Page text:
Envisioning a gleeful retirement is easy if you’re a planner. Or if you at least work with a planner. Anyway, so try to think of the worst retirement possible. Okay, go ahead. Think of it. You got it? That’s it? That’s the worst??

Here’s what I picture: A dusty, sagging, spotted old man. His wife, gone. His kids, who knows. His home, bank-owned. His memories, fading. He sits buffooned in a splintery, peeling rocking chair in the corner of his shared room at the forgotten assisted living facility upstate. He closes his eyes with a heavy exhale, recalling faint images of family, as his dementia-suffering roommate commences his daily euphoric stammerings of sundowning and medication reuptake. The once family-man rocks back and forth, wondering about a million things. Wondering about his breakfast. Wondering about his grandchildren. Wondering about the foggy details of his lost retirement, and the sad but common circumstances that have led to his forgotten inhabitance.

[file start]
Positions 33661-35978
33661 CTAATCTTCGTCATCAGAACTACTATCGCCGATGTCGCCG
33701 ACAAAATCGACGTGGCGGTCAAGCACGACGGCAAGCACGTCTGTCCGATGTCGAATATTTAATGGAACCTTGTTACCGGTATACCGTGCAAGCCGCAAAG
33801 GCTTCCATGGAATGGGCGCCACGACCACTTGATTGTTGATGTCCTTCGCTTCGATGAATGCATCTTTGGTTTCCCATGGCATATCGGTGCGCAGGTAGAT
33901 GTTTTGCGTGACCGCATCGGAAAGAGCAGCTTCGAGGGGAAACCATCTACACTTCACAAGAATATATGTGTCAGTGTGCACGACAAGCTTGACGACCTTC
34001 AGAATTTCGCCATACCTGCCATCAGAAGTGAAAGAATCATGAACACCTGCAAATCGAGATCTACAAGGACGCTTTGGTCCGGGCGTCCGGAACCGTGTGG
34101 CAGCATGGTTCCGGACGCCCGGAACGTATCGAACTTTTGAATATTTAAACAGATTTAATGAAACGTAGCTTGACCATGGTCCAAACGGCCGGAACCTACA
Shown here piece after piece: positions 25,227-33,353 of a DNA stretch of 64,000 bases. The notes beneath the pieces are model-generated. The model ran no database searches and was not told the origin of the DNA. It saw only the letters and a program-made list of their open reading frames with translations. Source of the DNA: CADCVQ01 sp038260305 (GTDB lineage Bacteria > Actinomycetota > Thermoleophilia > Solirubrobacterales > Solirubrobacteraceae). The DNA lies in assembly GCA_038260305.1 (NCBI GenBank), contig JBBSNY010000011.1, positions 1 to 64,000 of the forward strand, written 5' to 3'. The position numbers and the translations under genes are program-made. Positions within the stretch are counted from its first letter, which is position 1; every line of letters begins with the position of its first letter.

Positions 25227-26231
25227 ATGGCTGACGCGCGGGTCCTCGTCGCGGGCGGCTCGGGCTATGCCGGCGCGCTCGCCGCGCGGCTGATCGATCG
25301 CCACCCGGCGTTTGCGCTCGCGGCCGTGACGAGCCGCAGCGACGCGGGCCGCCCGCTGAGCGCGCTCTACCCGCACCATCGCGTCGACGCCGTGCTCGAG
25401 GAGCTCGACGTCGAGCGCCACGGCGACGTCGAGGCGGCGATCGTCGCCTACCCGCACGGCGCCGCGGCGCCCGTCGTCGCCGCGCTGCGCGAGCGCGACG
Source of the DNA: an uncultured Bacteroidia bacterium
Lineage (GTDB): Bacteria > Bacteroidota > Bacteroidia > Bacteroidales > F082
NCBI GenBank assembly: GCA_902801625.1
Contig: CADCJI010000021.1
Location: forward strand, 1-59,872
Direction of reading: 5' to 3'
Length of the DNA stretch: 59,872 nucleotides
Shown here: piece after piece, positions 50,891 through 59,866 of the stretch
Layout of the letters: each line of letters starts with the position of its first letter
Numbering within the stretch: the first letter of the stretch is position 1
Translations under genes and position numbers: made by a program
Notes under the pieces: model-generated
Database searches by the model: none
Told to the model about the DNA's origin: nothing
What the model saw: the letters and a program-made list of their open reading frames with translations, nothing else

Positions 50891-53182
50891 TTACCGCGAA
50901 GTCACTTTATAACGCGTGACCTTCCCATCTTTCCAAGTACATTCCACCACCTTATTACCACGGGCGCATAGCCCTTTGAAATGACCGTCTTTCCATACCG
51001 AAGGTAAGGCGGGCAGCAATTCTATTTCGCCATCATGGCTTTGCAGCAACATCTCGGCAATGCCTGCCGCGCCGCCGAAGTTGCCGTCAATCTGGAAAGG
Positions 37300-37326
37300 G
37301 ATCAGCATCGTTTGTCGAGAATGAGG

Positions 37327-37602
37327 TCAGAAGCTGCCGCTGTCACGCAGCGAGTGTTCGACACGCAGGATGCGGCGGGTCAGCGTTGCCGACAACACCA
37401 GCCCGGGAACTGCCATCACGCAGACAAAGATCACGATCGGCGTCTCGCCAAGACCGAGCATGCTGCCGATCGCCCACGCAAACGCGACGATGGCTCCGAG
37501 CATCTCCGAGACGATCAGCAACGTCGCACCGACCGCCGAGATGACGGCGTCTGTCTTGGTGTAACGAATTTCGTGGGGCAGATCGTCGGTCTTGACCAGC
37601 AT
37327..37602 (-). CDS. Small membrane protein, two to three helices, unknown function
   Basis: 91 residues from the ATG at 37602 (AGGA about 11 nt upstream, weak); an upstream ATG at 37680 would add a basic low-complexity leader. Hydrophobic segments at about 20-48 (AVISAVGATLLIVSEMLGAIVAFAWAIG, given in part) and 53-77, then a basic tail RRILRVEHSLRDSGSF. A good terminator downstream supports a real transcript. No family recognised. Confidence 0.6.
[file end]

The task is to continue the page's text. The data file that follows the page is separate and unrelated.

How’d we do? Retirement planning begins long, long, long before we turn 65, or 66, or 67, or whatever absurd age the government squeezes us into when it comes our time. A heavy percentage of retirees rely purely on monthly Social Security, with little in the way of preplanned retirement savings. Isn’t Social Security running out? Franklin?

Which bring us to “compound interest”. Compound Interest is interest “calculated on the initial principal and also on the accumulated interest of previous periods of a deposit or loan” (investopedia). To the layman, it basically means interest on interest. So that sounds nice.

You could say that compound interest is basically reinvesting the interest. You’re earning on the initial sum’s interest, plus the interest already earned. Interesting interested interest.

Professional mathematicians tell us that $1 million isn’t enough to retire on anymore. If you do the math (or just look at their math), a cool mill will fetch you about $40,000 per year until you’re a centenarian. Centenarian, not centurion.